Tuesday, December 30, 2008

An expat's view of cycling in Singapore

I was sharing my experience of promoting the use of folding bike at work. One of my expat colleague share with me his perspective of cycling in Singapore.
I don't agree with everything he said, but some of his views based on his experience in Japan, Holland and now Singapore is indeed refreshing:

"I was reflecting on cultures that have higher usage of cycles and ahead of Singapore in the affluence wave – Japan and Holland (China is losing its cycling culture in its burgeoning affluence). On the weather I think there are different conditions for cycling for fun and cycling for transport. Whilst Singapore might be more suited to casual cycling it’s less suited to transport cycling as you would need to shower at your destination to be appropriate. Whilst there are a number of weather factors in Singapore that generally appear more welcoming to cycling it would seem that the self-consciousness of Singaporeans is likely not to change any time soon. Also the city’s lack of flexibility toward community changes and thus any change in the number of cyclists is unlikely to change the design of urban corridors and public transport infrastructure in favour of cycles whilst there is a substantial government reliance on oil-based taxes and investment in said industry infrastructure. Something about Japan and Holland is that cycles are accommodated at all manner of destinations and by dedicated paths/lanes or under law (in Japan cyclists have right of way on larger vehicles). Whilst the two cultures have a very different attitude to theft that doesn’t impede on the viability of such transport.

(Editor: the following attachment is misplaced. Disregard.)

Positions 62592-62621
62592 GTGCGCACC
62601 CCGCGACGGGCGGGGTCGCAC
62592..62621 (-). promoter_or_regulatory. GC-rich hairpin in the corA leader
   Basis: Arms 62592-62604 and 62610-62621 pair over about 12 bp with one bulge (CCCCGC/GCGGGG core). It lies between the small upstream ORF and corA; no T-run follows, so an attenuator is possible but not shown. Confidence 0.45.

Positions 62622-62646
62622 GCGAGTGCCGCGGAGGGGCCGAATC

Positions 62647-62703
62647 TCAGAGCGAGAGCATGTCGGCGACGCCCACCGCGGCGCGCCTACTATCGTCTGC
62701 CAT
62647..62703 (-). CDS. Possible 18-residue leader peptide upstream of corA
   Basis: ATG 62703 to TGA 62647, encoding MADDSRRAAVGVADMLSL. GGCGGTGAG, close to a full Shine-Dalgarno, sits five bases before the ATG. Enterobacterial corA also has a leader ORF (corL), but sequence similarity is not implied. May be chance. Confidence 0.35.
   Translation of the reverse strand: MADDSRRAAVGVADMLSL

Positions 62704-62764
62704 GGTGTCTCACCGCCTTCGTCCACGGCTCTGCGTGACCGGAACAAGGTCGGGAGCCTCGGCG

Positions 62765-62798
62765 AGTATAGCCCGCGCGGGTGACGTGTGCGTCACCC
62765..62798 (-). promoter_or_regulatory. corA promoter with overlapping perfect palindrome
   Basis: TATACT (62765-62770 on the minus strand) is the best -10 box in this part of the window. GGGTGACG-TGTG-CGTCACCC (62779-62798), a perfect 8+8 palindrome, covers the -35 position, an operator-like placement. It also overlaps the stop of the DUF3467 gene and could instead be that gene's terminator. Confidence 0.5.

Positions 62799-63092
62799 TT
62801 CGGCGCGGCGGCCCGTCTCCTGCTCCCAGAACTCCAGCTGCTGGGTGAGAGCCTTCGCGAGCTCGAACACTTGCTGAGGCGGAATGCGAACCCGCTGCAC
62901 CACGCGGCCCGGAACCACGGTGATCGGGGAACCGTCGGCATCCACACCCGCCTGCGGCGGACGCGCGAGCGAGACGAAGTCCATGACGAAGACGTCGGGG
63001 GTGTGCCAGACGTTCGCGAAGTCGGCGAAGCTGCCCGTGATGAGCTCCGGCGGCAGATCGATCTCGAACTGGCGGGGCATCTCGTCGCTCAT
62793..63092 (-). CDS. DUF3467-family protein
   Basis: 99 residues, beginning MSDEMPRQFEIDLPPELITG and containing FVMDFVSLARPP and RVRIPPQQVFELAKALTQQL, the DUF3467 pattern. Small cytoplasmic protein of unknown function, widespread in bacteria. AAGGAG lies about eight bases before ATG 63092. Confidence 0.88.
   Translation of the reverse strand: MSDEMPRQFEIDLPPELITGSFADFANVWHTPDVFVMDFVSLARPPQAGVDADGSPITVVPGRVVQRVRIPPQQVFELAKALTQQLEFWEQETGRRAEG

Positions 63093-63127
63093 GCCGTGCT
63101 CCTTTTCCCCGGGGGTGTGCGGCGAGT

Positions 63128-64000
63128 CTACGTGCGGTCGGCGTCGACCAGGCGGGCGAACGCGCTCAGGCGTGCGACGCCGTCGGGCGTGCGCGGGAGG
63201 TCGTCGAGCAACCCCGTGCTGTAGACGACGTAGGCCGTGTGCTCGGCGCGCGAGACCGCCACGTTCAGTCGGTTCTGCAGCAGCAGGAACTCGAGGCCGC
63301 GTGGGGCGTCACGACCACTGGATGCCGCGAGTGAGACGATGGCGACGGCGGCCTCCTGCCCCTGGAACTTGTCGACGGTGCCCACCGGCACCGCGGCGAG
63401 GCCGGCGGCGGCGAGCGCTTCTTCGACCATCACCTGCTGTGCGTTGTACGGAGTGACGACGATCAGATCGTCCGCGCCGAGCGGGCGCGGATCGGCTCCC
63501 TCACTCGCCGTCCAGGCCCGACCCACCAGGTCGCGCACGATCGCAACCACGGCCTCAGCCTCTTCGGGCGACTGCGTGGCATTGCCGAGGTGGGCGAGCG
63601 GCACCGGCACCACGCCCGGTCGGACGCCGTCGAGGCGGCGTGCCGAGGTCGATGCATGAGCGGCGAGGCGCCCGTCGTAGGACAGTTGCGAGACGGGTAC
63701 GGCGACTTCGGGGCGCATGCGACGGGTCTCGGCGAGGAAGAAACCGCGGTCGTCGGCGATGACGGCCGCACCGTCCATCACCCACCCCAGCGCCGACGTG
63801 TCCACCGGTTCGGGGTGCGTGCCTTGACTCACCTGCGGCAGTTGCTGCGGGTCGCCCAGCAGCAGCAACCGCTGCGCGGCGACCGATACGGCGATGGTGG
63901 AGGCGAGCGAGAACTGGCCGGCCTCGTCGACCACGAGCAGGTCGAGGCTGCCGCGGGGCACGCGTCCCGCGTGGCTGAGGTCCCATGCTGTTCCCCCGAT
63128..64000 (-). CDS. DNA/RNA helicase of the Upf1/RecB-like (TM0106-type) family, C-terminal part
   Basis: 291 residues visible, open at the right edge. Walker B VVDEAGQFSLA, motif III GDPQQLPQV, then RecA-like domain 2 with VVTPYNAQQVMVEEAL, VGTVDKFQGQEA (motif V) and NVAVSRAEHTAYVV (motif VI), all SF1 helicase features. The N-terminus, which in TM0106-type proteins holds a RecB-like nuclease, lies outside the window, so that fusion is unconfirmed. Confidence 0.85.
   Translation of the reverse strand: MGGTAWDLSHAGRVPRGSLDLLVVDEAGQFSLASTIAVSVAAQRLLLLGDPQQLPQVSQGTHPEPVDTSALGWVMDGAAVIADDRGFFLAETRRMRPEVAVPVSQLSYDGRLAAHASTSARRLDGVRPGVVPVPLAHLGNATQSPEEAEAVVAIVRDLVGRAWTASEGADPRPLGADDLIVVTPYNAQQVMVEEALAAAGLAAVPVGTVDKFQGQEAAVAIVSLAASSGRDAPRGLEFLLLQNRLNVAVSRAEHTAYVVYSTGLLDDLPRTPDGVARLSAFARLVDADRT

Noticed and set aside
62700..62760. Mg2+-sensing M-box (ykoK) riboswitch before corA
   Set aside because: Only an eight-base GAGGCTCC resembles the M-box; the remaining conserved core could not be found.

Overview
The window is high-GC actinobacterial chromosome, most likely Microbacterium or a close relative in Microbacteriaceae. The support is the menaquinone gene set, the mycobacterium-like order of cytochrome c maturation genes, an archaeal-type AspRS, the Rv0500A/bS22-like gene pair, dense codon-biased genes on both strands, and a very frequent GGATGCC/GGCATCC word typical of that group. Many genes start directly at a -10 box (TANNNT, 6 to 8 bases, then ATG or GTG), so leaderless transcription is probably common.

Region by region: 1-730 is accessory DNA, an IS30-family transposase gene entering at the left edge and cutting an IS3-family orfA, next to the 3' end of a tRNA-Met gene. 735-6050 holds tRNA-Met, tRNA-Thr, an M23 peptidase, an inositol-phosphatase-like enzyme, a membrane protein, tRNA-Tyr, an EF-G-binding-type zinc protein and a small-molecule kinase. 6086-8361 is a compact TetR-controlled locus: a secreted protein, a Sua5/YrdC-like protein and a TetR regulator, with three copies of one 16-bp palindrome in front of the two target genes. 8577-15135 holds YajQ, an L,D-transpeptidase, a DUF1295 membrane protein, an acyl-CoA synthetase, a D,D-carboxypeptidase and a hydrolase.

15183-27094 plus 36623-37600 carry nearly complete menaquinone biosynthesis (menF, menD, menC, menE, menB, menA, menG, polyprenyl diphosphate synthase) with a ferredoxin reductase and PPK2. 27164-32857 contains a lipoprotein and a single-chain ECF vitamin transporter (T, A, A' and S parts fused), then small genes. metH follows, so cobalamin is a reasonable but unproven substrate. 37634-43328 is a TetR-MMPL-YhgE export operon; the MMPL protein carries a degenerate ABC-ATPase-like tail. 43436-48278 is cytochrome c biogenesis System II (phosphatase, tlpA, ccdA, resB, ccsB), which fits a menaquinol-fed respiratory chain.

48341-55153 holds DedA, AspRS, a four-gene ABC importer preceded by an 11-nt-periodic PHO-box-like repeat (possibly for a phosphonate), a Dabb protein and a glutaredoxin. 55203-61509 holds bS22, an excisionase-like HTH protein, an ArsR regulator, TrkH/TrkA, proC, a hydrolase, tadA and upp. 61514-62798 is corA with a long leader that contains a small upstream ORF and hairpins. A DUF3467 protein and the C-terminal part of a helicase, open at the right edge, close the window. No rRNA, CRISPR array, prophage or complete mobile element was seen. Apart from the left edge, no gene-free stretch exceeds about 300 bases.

Also the very real lack of care shown by Singaporean drivers and bystanders means that the cost of accident or collision is far greater than one would experience elsewhere. When I have seen cyclists hit in Australia and Japan, people rush to their aid, here people stand by and watch. Also if you’re lucky enough to end up at hospital the first thing you meet is a cashier not a nurse. I’m only beginning to understand this but Singapore’s cultural selfishness in both self-preservation and self-defense means there are a number of industries and pastimes like cycling that have a slim adoption.

I think that the folding option is a decent workaround for the lack of affordance offered to cyclists in Singapore yet it’s not a mass adoption candidate. If say even 10% of people were to take up such a cycle then there would be a noticeable negative difference in the space on the train and whilst shopping in malls.